I guess I shouldn't be surprised to discover that we've poisoned our food supply as we poisoned our planet, but still, it's a bummer. The article also raises the issue of the sustainability of shipping bottles of wine around the world. Some times the more I think about food production and sustainability, the more depressed I get.

Ideas in Food has started a new series of posts called "Just Before the Bin" as way to catalogue recipes that didn't quite work. The first is a, A Greek Salad? which was a Greek salad dessert. From the picture it looks good and sounds interesting, but I guess it wasn't great. I like the idea behind this feature a lot: it's important to share and build on failures as well as successes. Not everything we cook turns out fabulous, and it's nice to see even the pros admit that.

The Hungry Cabbie went to a pickle party and has a great write-up of the event and the new pickle company Wheelehouse Pickles, Travis Pickle. Mmmm...pickles! Some day I'd like to make my own pickles.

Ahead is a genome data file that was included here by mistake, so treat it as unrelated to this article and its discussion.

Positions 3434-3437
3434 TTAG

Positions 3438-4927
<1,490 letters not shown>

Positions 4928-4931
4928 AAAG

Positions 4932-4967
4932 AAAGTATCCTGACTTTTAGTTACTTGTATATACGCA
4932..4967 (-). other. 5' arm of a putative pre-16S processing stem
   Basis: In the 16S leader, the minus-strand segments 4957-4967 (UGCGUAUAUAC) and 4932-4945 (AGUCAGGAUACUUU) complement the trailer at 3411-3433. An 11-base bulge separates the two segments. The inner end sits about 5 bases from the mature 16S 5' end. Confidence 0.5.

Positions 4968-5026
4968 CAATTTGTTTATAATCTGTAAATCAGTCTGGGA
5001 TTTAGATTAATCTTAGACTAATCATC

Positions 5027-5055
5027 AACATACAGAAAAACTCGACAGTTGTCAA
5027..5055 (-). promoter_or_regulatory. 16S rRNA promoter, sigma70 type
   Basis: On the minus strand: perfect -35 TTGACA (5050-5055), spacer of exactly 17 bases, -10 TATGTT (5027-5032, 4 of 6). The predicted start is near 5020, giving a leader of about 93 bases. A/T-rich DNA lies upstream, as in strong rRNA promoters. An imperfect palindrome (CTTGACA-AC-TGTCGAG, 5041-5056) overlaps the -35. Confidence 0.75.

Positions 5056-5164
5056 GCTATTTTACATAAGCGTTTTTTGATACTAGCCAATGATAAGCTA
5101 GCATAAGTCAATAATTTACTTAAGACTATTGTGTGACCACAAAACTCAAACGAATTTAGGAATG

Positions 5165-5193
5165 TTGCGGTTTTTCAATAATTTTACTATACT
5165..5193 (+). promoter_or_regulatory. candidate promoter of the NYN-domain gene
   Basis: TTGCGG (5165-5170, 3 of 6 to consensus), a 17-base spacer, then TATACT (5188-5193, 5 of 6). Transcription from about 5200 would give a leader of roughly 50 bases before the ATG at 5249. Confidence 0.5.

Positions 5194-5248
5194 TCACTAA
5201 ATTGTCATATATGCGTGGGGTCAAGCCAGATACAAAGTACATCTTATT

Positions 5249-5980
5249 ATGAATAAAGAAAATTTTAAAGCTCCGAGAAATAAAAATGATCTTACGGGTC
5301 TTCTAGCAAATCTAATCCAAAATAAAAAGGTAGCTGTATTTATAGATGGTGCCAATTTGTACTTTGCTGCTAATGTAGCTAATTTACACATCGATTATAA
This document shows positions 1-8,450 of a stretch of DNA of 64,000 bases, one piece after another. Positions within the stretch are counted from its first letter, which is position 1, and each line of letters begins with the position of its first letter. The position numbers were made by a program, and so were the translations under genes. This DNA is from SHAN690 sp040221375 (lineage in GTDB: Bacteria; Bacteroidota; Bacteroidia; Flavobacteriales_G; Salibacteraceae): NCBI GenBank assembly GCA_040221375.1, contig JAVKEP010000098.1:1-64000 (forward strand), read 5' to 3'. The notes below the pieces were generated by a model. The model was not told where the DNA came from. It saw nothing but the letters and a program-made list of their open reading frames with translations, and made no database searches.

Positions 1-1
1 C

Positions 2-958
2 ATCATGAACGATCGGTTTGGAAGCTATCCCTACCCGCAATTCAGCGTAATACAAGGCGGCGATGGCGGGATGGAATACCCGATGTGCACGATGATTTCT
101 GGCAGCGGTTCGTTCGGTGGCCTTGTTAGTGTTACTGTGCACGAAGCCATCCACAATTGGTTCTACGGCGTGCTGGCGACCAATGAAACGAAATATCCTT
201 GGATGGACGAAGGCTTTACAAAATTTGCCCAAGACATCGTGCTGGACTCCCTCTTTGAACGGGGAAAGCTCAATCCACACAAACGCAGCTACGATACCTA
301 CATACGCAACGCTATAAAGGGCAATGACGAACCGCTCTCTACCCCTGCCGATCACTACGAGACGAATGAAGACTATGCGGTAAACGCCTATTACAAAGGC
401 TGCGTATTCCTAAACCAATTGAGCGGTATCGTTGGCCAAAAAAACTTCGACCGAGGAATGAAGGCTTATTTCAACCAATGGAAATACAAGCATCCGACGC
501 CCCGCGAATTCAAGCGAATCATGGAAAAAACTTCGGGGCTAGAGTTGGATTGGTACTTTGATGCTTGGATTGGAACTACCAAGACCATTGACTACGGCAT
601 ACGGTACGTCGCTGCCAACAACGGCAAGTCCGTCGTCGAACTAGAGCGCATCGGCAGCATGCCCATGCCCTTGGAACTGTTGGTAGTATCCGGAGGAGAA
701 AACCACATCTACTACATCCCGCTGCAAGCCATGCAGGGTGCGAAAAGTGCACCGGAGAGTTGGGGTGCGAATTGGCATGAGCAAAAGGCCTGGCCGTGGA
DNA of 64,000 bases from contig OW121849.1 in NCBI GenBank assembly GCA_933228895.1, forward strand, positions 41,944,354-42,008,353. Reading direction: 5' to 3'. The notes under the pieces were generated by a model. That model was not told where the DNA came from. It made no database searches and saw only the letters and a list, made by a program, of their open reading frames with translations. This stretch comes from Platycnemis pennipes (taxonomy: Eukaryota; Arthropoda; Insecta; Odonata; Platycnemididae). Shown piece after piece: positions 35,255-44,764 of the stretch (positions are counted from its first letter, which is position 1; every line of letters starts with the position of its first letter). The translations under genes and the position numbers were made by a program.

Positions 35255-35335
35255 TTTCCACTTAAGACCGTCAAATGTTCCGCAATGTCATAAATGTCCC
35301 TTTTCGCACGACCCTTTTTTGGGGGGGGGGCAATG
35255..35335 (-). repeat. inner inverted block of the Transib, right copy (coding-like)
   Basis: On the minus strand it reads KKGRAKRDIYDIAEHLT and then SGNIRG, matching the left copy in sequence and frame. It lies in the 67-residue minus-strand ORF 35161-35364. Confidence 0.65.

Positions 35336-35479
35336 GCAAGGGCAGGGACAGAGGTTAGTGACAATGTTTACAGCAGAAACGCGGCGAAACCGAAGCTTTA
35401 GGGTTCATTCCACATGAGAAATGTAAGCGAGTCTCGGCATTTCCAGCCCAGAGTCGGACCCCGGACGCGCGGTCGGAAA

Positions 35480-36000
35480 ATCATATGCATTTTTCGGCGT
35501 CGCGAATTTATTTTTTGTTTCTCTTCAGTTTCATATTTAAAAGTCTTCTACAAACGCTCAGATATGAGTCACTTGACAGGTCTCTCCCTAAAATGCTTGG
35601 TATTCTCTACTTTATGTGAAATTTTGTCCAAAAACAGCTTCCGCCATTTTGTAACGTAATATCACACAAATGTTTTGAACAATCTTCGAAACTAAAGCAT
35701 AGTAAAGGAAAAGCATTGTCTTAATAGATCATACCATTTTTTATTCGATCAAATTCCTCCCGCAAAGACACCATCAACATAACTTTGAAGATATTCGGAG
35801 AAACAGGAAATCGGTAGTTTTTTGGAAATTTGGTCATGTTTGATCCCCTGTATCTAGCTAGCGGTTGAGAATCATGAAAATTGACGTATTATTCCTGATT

I love a good cookbook meme

This little cookbook meme is going around the food blogs, and seems fun, so here are my responses.

How many cookbooks do you own?
Approximately 40, though I also have a bunch of food memoirs with recipes in them as well (Ruth Reichl's books, an Elizabeth David) but I always forget about them because they're not in the kitchen. I also subscribe to Gourmet and Food & Wine, and use the web a lot for recipes. But my cookbooks are like trusted friends.

Which cookbook did you buy most recently?
La Bonne Cuisine de Madame E. Saint-Ange: The Original Companion for French Home CookingLa Bonne Cuisine de Madame E. Saint-Ange: The Original Companion for French Home Cooking. I read about this someplace (can't recall where) and had to have it. I love it, though I haven't cooked anything from it yet. It's incredibly detailed, explaining how to do pretty much everything. And I love the design and drawings it has inside. It seems like something I'll use one of these days when I plan a grand dinner party -- not that the food is grand, but just that I'll want to make something different.